Don Davis has been the Forum Communications Minnesota Capitol Bureau chief since 2001, covering state government and politics for two dozen newspapers in the state. Don also blogs at Capital Chatter on Areavoices.
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ST. PAUL -- Politics aside, Tom Emmer, Tom Horner and Mark Dayton say they are ready to run the state. In what was termed a "job interview" Wednesday before 150 people, each of the three major governor candidates told about their faults and their strengths as they campaign to be the state's chief executive officer. Horner, the Independence Party candidate, admitted to making a mistake as U.S. Sen. David Durenberger's chief of staff when he did not believe a staff member. The staffer was right. "It was a good lesson in ...
ST. PAUL - Agonizing pain overwhelmed Tom Emmer's 38-year-old sister as she lie in bed, but she was too weak to get up. So Emmer moved her legs over the side of the bed, lifted her up and moved her around the room to keep her as comfortable as the woman dying of cancer could be.
ST. PAUL -- Dreams of 1994 dance in Republicans' heads while Democrats dream of getting one of their own in the governor's office for the first time since Jan. 7, 1991. The Independence Party dreams of returning to the glory of when Jesse Ventura shocked the world. Millions of dollars and months of campaigning later, however, only one dream can come true. When Minnesotans head to the polls Nov. 2, they will face as stark a contrast as they ever have in a governor's race.
ST. PAUL -- It is not often that when a legislator walks into the room, his colleague stand and applaud. But when David Dill, DFL-Crane Lake, walked into the House chambers during the recent special session, that is just what happened. A couple of legislators in the back of the chamber noticed him slip in a side door, and started clapping. Soon, all 130 other lawmakers, not to mention staff, in the chamber joined in the applause. Dill had received a kidney transplant less than a week earlier.
LITTLE FALLS -- They call it an RV, for recreational vehicle, but in this case it should be known as a CV, campaign vehicle. Wrapped in Emmer for governor signs, the 10-year-old rented motor home is a story of its own. Republican governor candidate Tom Emmer credits his wife, Jacquie, for finding the rental unit, which he called a great value to the campaign.
ST. PAUL -- Minnesota Attorney General Lori Swanson puts consumer protection at or near the top of her priority list. Her main challenger, Chris Barden, talks first about suing the federal government over health care reform, followed by election law changes and says that after 40 years of Democrats in the office it is time for a Republican. To say the two have differences certainly is an understatement. Even though he says he is not parroting the party line, Barden's main themes mirror those of other conservative Republican candidates.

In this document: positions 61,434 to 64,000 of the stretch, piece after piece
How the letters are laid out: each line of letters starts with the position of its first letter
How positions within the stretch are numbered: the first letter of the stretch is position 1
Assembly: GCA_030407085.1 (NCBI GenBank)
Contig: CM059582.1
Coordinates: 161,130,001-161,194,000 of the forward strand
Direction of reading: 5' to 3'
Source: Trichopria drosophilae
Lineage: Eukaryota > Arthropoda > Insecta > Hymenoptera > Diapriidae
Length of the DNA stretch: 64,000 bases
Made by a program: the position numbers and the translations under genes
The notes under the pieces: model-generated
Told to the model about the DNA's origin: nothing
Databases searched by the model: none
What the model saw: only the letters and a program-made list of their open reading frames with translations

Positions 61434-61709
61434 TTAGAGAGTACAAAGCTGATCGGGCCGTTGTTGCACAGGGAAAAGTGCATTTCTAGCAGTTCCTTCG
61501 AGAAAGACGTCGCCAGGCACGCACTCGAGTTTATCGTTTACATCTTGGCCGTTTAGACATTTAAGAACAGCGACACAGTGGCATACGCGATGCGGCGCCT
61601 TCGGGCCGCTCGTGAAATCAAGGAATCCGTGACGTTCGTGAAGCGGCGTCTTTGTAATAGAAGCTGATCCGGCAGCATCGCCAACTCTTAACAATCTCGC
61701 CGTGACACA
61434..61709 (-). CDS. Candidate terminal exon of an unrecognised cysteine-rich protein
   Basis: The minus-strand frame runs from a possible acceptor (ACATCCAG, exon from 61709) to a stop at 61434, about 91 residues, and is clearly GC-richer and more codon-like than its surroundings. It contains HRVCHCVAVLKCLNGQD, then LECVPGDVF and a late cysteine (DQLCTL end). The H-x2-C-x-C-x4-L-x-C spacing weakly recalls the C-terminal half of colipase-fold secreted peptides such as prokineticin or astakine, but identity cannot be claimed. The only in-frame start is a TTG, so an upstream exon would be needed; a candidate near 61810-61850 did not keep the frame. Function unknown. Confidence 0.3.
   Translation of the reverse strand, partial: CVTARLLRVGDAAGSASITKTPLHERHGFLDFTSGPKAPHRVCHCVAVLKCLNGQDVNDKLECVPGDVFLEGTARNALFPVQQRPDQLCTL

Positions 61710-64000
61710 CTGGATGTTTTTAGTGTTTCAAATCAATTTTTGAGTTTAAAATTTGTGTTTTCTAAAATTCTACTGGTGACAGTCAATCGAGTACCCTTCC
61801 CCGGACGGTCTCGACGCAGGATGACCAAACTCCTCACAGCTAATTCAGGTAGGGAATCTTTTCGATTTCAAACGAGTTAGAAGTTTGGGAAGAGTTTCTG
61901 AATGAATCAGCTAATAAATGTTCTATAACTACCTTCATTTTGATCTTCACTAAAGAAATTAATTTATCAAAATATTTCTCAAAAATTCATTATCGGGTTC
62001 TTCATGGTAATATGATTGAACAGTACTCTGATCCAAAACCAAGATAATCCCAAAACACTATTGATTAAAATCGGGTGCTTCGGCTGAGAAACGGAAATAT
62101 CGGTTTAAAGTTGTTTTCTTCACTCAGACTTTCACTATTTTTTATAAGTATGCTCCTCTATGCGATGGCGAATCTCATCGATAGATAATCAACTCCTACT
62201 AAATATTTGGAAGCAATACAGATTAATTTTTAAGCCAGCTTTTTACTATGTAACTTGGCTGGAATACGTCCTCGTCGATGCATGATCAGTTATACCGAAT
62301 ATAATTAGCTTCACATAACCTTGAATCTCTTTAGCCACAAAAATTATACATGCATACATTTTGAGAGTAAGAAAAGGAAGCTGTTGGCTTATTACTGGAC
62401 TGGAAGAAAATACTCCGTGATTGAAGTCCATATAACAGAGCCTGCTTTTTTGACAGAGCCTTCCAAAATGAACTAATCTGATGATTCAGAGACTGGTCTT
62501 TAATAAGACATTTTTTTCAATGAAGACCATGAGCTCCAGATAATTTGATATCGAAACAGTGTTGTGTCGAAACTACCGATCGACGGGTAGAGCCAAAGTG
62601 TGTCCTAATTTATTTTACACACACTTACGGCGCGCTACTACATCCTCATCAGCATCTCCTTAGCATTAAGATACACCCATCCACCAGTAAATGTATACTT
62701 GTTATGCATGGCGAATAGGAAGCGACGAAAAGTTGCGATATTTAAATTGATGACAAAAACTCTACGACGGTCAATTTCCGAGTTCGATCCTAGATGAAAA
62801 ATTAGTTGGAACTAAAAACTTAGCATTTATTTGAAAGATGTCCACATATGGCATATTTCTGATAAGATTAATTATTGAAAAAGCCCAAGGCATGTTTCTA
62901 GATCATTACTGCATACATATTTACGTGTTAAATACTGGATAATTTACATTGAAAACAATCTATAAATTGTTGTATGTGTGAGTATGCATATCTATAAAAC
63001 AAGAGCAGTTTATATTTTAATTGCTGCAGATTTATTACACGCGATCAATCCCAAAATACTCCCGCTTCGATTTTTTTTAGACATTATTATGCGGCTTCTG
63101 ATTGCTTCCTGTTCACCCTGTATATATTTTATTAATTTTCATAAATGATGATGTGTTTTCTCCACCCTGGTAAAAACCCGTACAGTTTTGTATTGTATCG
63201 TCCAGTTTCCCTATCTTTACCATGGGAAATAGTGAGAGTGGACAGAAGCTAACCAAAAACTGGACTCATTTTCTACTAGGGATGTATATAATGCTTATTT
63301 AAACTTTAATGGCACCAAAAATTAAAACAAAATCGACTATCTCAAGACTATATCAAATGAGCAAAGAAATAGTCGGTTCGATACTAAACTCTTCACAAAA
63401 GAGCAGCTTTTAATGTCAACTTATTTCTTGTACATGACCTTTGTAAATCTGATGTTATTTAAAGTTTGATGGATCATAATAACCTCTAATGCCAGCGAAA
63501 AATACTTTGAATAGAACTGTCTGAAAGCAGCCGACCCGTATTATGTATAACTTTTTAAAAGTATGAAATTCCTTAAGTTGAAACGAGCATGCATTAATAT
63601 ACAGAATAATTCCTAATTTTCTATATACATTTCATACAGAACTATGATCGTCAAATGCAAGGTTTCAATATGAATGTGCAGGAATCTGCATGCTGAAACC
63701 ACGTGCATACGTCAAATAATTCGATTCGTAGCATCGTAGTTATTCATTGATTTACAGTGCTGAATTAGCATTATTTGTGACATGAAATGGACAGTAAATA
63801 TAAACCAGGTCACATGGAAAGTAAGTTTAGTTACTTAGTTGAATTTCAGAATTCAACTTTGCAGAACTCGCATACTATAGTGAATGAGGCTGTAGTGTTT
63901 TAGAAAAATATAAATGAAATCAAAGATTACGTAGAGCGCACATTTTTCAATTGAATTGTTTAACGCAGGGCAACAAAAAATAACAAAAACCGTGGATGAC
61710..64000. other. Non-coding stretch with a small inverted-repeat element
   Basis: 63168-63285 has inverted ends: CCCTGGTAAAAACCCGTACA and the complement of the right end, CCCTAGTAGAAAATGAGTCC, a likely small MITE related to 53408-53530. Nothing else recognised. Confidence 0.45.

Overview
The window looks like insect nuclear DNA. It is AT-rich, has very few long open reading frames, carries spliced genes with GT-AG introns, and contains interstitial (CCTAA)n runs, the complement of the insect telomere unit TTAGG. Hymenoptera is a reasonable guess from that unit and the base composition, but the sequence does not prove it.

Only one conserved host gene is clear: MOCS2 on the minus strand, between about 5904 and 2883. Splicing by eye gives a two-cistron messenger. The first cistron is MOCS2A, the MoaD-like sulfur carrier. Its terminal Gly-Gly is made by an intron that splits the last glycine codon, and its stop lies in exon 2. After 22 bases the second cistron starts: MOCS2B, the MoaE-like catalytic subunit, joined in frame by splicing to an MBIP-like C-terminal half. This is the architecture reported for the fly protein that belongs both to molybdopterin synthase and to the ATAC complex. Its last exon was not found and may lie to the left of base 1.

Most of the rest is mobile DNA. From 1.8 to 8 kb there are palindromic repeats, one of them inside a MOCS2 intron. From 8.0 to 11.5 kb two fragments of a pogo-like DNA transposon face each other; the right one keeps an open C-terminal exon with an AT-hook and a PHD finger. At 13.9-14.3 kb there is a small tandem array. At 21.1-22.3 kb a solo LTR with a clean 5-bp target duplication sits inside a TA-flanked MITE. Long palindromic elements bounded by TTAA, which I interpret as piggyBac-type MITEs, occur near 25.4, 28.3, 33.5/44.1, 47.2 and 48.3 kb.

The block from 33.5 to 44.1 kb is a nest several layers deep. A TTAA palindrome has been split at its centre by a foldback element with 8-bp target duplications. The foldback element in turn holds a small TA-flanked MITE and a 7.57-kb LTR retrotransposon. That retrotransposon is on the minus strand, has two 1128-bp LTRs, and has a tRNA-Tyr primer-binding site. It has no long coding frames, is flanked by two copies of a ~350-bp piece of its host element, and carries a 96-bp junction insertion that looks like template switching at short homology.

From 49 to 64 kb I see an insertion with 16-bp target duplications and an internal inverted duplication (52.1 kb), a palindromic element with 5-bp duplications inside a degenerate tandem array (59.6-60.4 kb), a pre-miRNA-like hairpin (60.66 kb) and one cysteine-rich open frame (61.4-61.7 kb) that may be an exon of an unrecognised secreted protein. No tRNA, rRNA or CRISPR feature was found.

ST. PAUL -- State disaster relief is on its way to weather-damaged communities, but officials said they may be back for more help next year. Legislators unanimously ap-proved $80 million in disaster relief during a special session Monday, with most heading to southern Minnesota communities hit by floods fed by record September rains. Wadena and other communities affected by a June 17 tornado outbreak will get $6.6 million from the bill. The House quickly approved the measure 131-0 and the Senate 66-0.
Update 10 a.m.
OWATONNA -- Sweat covered the former U.S. senator's face. A lot of sweat. Mark Dayton, now running for governor, spent time in Owatonna cleaning up a home basement after recent flooding. His well-worn gloves and jeans showed that the man born into one of Minnesota's best-known and wealthy families is no stranger to manual labor. "You learn a lot about the real world," Dayton, a Democrat, said about helping others. Homeowner Dorene Kruger and her family had moved out much of what was damaged when the sewer flooded her basement.
BUFFALO -- Mark Dayton raised a shotgun up to his shoulder, squeezed the trigger and, well, missed. But he hit the clay "birds" more often than not during a traditional Democratic-Farmer-Laborite event in Buffalo, a trap shoot that takes candidates off the political firing line and puts them on an actual firing line. The event was a morale booster for Dayton, even if he did not hit as many targets as he wanted. "I love you, Mark," one woman told Dayton as he entered the Buffalo Gun Club. An older man talked about Dayton's grandfather, and Dayton responded with a story about his first hunti